Student’s design will be implemented in AEA apartment

Colby Aspengren

An “authentic” learning experience for Greene County High School sophomore Colby Aspengren will add a third floor apartment on Jefferson’s courthouse square to the available rental housing.

Aspengren designed a renovation to the apartment above the Prairie Lakes AEA office, located in an 1886 building on the north side of the square. Prairie Lakes plans to move forward with the renovation, using the project as another authentic experience for students in the high school construction class next school year.

Aspengren said he took a one-trimester interior design class last year. The class uses the Chief Architect program. He said teacher Donna Carhill gave him “free rein.” “I didn’t follow directions. I’m not a step-by-step person, but I ended up being further ahead of all the other kids. I was learning more stuff on my own than what she was teaching,” he said.

“I felt like it came easily. It was a sixth period class, and I felt happy at the end of the day.”

Prairie Lakes owns the building at 118 E. State St. Administrators asked Carhill early in this school year if she had a student who could do that type of design. Carhill approached Aspengren, and suggested he could do an independent study to get course credit. He spent most of the second trimester working on it.

One of his first steps was to consult with construction teacher Chad Morman about the building. Morman determined the weight of the building is carried by its exterior walls; there are no load-bearing interior walls.

“So what I did was to gut the third floor and start over,” Aspengren said.

Living room

He created a two-bedroom apartment with an open floor plan that allows the living room, dining area and kitchen to flow easily. The building faces south, with two windows in the front. In Aspengren’s plan, one window is on the living room and the other on the master bedroom.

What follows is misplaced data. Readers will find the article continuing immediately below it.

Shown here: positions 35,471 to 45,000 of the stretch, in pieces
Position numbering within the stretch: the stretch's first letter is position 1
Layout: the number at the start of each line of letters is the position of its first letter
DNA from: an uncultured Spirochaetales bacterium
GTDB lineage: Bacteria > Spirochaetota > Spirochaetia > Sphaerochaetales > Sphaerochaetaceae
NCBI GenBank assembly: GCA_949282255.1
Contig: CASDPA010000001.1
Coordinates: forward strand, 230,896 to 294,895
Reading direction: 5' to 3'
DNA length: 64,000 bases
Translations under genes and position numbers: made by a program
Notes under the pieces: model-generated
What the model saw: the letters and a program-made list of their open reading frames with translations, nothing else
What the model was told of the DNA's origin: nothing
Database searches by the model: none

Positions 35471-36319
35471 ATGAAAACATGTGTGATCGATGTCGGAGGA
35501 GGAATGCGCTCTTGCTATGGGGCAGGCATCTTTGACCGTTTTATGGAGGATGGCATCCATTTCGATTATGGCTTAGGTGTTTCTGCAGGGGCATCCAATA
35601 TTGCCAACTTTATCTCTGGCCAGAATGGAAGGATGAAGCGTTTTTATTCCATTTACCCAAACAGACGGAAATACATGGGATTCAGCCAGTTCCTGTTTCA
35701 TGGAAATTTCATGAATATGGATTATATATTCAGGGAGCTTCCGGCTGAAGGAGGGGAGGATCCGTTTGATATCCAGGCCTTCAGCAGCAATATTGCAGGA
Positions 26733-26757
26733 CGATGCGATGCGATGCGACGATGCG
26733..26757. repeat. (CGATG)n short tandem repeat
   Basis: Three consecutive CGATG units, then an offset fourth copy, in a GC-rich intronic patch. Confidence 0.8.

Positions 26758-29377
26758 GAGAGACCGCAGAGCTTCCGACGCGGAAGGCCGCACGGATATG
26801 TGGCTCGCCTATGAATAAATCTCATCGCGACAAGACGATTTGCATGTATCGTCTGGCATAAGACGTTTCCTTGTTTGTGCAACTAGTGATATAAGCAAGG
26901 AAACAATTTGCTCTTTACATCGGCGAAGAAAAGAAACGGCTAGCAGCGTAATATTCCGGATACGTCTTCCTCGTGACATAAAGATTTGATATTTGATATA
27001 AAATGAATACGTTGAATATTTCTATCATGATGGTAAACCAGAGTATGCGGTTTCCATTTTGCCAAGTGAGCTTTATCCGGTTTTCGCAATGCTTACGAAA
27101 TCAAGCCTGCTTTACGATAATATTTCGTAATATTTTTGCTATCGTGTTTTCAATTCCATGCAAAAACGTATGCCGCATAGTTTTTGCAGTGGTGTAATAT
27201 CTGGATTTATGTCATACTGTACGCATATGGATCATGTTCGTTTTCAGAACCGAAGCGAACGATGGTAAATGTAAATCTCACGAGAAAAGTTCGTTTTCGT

The job includes updating the electrical service and the plumbing. Skylights in the building are cracked; they’ll be removed.

His plan calls for using the original flooring and the current windows. The windows aren’t vintage 1886; all they need is new trim. The plaster ceiling will be repaired. The interior walls that remain after the space is gutted will be replaced with sheetrock.


Aspengren used Tricia Emery at Tri-County Lumber as a resource in pricing the project. He said his biggest surprise was the cost of kitchen cabinets. “It’s amazing how much people can spend on cabinets,” he said.

His estimate for the project is $21,470. That doesn’t include the cost of needed plumbing. Total cost is $25,000.

Part of his authentic experience included working extra hours as he got closer to the end. He said there were days he stayed at school until 7 pm, and then worked on it again at home. He’s got the Chief Architect on his computer at home, too. “I just got carried away,” he admitted.

He spent a lot of time picking out colors, a part of design he really enjoys. He settled on shades of grey with white cabinets.

There were two challenges in the project. First, Chief Architect is geared more toward new spaces than the rigid dimensions of existing construction. Aspengren said he struggled some with getting correct dimensions loaded into the program.

Second, once he finished the design he was asked to present it to Prairie Lakes administrator Jeff Herzberg and Prairie Lakes board members. He included pictures of the space as it is now and renderings of his design, his inspiration, and his cost estimates. “I’m not good talking in front of people. More than three is a large crowd to me…. My face was a little red and I was sweating bullets,” he said.

But, six weeks later he learned the Prairie Lakes board accepted his proposal and plans to move forward. Administrators were looking at the financial end of the project. They anticipate a 3-year payback.

“I really enjoyed seeing it all come together, but the happiest part was having it approved,” Aspengren said.

Greene County superintendent Tim Christensen has talked with construction teacher Morman and the local board about students working on the project. Aspengren has signed up for the class. He’ll be part of the crew turning his design into reality.


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